- This internet survey compared symptoms of major depressive disorder in 5,945 people with a prior COVID-19 clinician diagnosis or test result and 85,846 people without prior COVID-19
- 28,617 respondents (31%) reported moderate or severe depressive symptoms (score ≥10 on the Patient Health Questionnaire–9)
- In respondents who had prior COVID-19, moderate/severe depression was significantly associated with sex, locale, race and income; the risk increased over time after acute illness (9% greater odds for each additional month)
- Among the nine individual symptoms assessed, suicidality and motor symptoms were particularly likely to be more prevalent in respondents who had prior COVID-19 than in those who did not
- These results indirectly suggest that apparent major depressive episodes after COVID-19 illness may be distinct from those typically observed in adults
Several epidemiologic studies suggest that the risk of major depressive disorder (MDD) is increased after SARS-CoV-2 infection. For example, researchers at Massachusetts General Hospital reported in JAMA Network Open that 52% of 3,900 individuals surveyed after acute COVID-19 had moderate or greater symptoms of MDD, with symptoms being more likely in those who had greater COVID-19 severity.
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A key question is whether depressive symptoms are a general consequence of the stress associated with acute illness or result from COVID-19 itself. Building on their prior results, Roy Perlis, MD, MSc, director of the Center for Quantitative Health in the Department of Psychiatry at Mass General, and colleagues present evidence for the latter conclusion in a research letter also published in JAMA Network Open.
The researchers conducted 12 waves of an internet survey, posted approximately every month between May 2020 and February 2021 for individuals 18 years and older. Along with answering questions about COVID-19 and sociodemographics, participants completed the Patient Health Questionnaire (PHQ)-9, rating nine depressive symptoms on a scale of 0 (not at all) to 3 (nearly every day). Scores ≥10 were considered moderate to severe depression.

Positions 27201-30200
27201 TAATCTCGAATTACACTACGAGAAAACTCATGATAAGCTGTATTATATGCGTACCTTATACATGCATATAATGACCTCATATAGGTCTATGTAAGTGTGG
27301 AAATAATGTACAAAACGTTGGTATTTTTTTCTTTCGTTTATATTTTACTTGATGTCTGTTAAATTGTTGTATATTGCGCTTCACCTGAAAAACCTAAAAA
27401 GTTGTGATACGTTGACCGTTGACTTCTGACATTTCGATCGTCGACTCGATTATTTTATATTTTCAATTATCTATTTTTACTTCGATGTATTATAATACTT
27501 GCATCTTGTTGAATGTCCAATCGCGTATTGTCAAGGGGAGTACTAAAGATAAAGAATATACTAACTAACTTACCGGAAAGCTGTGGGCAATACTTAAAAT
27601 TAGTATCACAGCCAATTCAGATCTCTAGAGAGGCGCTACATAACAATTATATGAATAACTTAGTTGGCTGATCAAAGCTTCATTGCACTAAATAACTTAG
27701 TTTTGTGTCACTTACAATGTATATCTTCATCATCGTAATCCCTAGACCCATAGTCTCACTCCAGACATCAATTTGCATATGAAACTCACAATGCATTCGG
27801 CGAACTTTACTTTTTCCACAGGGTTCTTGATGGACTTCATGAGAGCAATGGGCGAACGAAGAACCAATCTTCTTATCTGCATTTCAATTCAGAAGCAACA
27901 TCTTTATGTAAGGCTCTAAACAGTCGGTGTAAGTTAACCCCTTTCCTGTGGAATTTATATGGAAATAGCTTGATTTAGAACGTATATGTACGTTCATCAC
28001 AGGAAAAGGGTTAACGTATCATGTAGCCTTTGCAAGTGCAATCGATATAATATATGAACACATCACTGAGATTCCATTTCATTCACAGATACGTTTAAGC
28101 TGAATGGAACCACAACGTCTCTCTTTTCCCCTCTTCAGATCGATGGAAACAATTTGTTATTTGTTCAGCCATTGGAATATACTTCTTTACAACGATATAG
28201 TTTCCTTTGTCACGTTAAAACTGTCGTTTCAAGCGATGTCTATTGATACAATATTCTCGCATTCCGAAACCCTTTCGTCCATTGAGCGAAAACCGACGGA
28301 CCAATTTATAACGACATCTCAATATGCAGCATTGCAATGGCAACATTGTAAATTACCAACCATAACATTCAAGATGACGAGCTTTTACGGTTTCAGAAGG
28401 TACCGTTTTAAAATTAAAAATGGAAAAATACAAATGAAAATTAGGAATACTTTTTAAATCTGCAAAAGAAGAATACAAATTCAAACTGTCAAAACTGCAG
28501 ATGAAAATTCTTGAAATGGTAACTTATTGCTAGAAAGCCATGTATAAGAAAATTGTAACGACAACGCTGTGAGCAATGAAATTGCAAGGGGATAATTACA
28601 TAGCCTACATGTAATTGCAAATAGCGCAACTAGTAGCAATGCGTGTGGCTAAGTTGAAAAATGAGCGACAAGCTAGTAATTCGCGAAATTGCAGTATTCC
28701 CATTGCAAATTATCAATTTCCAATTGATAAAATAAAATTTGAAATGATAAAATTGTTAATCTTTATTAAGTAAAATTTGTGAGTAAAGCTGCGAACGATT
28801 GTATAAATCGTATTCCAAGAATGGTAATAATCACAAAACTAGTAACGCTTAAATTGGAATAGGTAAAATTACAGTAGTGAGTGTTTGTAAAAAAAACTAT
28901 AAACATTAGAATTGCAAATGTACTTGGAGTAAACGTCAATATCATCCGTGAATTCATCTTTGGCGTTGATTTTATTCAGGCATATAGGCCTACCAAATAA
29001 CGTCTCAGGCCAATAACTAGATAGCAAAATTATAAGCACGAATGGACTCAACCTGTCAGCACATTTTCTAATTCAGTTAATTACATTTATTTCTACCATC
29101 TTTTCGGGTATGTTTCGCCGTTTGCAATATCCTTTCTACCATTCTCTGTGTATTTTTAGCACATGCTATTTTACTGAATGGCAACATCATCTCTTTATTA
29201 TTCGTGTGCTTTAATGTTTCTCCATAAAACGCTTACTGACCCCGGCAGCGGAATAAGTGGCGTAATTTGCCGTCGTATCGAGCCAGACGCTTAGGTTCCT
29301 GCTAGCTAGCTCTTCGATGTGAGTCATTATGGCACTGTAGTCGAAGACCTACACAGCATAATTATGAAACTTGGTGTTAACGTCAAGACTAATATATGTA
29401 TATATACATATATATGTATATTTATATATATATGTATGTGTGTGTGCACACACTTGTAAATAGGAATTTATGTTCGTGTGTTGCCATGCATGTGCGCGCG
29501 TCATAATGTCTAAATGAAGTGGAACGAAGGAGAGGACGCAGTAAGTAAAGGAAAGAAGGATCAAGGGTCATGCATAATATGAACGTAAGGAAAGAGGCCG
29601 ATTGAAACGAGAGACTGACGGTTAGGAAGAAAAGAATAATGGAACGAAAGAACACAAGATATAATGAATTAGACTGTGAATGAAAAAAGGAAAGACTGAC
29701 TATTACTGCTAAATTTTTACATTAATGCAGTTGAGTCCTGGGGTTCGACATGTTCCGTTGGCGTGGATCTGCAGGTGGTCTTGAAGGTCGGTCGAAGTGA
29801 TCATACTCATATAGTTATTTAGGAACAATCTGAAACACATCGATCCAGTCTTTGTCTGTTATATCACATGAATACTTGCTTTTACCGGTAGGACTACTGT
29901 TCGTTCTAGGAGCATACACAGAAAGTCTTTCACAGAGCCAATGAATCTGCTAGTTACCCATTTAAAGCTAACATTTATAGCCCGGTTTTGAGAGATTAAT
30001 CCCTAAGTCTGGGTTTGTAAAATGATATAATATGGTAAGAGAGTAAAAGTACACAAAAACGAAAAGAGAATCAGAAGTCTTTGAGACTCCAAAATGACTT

91,791 respondents completed the PHQ-9 (67% female, median age 42). 5,945 individuals (6.5%) reported a prior COVID-19 clinician diagnosis or test result, and 28,617 (31%) reported moderate or severe depressive symptoms.
Depression and COVID-19
In the group with prior COVID-19, moderate/severe depression was significantly associated with:
- Sex—34% lower odds of depressive symptoms for women vs. men
- Locale—31% greater odds for urban vs. rural respondents
- Race—9% greater odds for Black vs. white respondents
- Income—2% greater odds per $20,000
The risk of depressive symptoms increased over time after acute illness (9% greater odds for each additional month).
When the nine symptoms were assessed individually, respondents with versus without prior COVID-19 differed most regarding suicidality and motor symptoms—both were significantly more likely after COVID-19. The difference in motor symptoms might be related to delirium, which is common among hospitalized patients with COVID-19 and is often associated with subsequent motor symptoms.
Interpreting the Findings
It's noteworthy that the risk of depressive symptoms increased with greater duration after acute COVID-19 illness. If the symptoms were related to illness-associated stressors, the risk would be expected to decline gradually.
These results indirectly suggest that apparent major depressive episodes after COVID-19 illness may be distinct from those typically observed in adults. For a definite conclusion to be drawn, research is needed that examines a wider array of depressive symptoms and obtains information about each patient's psychiatric history and course of COVID-19.
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